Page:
If SAP is going to reach its stated goal of 100,000 customers by 2010, it needs to win over companies like MindWorks Inc., an early adopter of Business ByDesign that has been impressed with the application so far but sees room for improvement.
SAP might seem a natural choice for MindWorks,
"If we could afford SAP ECC [ERP Central Component], we would've implemented it a while ago," MindWorks' chief operating officer Matt Rausenberger said. "But it will be a long time before we can afford the cost and the time and resources to implement something like that."
So the company looked at cheaper alternatives and settled on SAP's new on-demand product for midmarket customers, Business ByDesign (BBD).
MindWorks counts 20 full-time employees, as well as 40-50 external contractors, with revenues growing at a rate of 40% to 50% per year for the past couple of years. With this growth, the company needed to replace its mishmash of Salesforce.com, QuickBooks and Excel spreadsheet applications with a more cohesive product.
MindWorks first considered extending Salesforce.com and using some available composite applications to interface with QuickBooks, but the QuickBooks solution didn't address MindWorks' need for reporting and forecasting functionality and better customer service, according to Rausenberger. So when an SAP representative approached MindWorks early this summer about Business ByDesign, the company listened.
SAP now has three products for small and medium-sized businesses (SMBs) -- Business ByDesign, Business One, and All-in-One. Despite the potential for SAP's midmarket products to compete with one another, that wasn't an issue for MindWorks.
All-in-One was too expensive and involved for MindWorks, Rausenberger said, and Business One had other issues.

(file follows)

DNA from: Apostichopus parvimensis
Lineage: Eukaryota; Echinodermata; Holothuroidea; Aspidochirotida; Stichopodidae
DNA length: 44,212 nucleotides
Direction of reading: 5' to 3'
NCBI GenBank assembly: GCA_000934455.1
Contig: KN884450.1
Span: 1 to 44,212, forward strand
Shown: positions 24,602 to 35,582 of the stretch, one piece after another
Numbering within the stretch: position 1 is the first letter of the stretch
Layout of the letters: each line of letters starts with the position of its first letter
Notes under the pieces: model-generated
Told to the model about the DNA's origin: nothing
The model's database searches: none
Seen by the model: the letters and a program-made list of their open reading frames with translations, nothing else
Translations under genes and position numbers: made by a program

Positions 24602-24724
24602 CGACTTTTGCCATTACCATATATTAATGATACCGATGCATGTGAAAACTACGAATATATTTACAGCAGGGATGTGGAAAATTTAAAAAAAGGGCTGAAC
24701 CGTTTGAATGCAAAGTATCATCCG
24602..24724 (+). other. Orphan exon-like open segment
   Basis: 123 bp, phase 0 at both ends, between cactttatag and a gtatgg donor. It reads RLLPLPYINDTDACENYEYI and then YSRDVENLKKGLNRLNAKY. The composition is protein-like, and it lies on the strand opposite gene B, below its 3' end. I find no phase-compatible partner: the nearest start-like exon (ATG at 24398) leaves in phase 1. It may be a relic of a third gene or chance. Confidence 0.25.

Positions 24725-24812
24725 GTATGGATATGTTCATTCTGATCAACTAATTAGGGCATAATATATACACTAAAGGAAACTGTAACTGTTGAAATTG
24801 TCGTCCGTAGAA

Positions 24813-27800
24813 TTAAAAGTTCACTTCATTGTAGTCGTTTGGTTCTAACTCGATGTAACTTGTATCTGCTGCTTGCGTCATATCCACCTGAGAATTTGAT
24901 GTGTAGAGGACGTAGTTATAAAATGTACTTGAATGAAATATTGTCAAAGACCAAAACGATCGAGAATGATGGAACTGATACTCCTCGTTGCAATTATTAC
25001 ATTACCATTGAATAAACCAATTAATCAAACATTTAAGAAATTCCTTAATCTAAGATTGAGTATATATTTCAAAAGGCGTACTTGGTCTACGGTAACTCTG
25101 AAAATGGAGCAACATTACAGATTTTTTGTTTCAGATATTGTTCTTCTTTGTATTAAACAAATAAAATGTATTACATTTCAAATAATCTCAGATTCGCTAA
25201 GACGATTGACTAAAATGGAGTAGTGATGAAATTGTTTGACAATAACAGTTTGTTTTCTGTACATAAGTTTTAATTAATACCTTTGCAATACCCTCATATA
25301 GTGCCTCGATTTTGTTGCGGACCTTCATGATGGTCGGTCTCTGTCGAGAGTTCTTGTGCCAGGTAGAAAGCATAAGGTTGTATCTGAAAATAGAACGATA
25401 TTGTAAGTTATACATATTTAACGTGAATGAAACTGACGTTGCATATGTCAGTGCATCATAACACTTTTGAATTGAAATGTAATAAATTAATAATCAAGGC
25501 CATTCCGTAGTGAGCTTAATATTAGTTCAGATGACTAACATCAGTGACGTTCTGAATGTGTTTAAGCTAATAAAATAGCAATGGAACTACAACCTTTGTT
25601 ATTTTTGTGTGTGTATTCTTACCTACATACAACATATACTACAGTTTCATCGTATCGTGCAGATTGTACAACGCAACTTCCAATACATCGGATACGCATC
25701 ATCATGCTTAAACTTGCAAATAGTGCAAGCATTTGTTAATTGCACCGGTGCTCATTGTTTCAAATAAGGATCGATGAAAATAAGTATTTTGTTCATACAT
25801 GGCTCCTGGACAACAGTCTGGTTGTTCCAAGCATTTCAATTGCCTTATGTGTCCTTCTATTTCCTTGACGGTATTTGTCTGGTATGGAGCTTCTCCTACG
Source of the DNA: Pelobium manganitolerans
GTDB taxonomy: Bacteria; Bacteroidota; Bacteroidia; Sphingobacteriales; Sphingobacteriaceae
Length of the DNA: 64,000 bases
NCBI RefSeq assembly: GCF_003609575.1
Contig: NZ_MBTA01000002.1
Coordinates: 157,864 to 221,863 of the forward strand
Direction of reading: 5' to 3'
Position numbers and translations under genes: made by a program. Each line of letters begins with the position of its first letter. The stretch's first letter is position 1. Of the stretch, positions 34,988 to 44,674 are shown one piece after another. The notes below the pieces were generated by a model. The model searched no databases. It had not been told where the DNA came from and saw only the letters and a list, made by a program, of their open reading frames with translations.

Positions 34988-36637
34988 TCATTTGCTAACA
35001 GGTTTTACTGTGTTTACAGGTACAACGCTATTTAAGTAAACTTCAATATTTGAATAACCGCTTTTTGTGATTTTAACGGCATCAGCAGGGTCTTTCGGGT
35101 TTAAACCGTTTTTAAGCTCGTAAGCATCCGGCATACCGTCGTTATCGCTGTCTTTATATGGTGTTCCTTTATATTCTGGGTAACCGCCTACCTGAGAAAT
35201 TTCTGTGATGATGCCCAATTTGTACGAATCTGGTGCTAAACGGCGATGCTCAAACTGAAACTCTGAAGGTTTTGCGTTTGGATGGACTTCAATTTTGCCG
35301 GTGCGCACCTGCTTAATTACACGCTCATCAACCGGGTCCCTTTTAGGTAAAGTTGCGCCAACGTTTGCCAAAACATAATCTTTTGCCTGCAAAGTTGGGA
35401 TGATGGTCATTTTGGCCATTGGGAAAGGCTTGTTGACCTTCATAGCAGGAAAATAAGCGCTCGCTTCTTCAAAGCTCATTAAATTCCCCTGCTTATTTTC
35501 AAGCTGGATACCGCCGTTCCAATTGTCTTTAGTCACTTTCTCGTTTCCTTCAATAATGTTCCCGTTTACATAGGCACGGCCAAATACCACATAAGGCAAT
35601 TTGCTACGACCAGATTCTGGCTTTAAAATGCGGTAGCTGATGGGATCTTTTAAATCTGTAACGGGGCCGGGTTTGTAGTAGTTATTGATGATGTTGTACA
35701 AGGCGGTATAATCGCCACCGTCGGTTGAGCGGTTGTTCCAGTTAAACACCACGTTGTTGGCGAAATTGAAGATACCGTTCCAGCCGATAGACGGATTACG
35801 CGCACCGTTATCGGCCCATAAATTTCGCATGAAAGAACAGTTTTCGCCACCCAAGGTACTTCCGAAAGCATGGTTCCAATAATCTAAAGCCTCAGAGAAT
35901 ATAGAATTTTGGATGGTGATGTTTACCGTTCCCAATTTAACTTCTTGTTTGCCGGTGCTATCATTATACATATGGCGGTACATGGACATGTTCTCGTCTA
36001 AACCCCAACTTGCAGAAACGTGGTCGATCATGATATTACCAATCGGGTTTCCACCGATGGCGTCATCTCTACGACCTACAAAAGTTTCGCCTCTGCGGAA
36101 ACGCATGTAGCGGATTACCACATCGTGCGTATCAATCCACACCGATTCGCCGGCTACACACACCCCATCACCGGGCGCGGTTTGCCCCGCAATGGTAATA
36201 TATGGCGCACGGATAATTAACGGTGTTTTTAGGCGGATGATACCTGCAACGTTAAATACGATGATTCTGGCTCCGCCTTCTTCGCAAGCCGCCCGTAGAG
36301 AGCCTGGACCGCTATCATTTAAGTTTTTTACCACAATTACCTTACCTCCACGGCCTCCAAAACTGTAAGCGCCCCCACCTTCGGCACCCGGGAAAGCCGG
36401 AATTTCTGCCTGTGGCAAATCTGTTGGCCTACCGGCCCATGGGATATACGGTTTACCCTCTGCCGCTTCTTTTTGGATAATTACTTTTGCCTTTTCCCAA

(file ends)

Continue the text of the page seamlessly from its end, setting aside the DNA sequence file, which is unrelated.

"Business One would've been the only other offering [we would have considered]," he said. "I don't think it had everything we needed from recruiting and HR management."
Having grown with Salesforce.com, MindWorks appreciated the uptime and worry-free system backups and administration that an on-demand delivery model like BBD can provide, according to Rausenberger, who also acknowledged that since MindWorks is an SAP consultancy, it made sense to choose an SAP product.
The company signed on as one of the first BBD customers and went live with phase one of its implementation in September, including HCM (human capital management), personnel administration and internal project management.
MindWorks has not done a full ROI analysis yet, but Rausenberger already sees some improvements. One example is paid time off (PTO) tracking, which many SMBs don't have.
"When people leave the company, you say, 'Wow, did they really have 24 weeks of PTO built up?' because we never tracked it," Rausenberger explained. Having a central location where employees can enter their information has improved the company's ability to manage PTO and other employee data.
"A lot of the things we had to do manually in QuickBooks just flow automatically through BBD," Rausenberger said.
The product has some weak spots, however.
"The performance still needs to be improved," he said.
BBD uses a lot of Java applications for scheduling, drag-and-drop organizational charts and other features, according to Rausenberger, and some of these "heavier" applications need to perform better. Likewise, the end-user experience, while more intuitive than other SAP products, also needs further fine-tuning, he said.
"The application has to be designed with a small business in mind," he explained. "The functionality and ease of use on some of the processes needs to work a lot easier [in BBD] than it does in some of SAP's other [products]."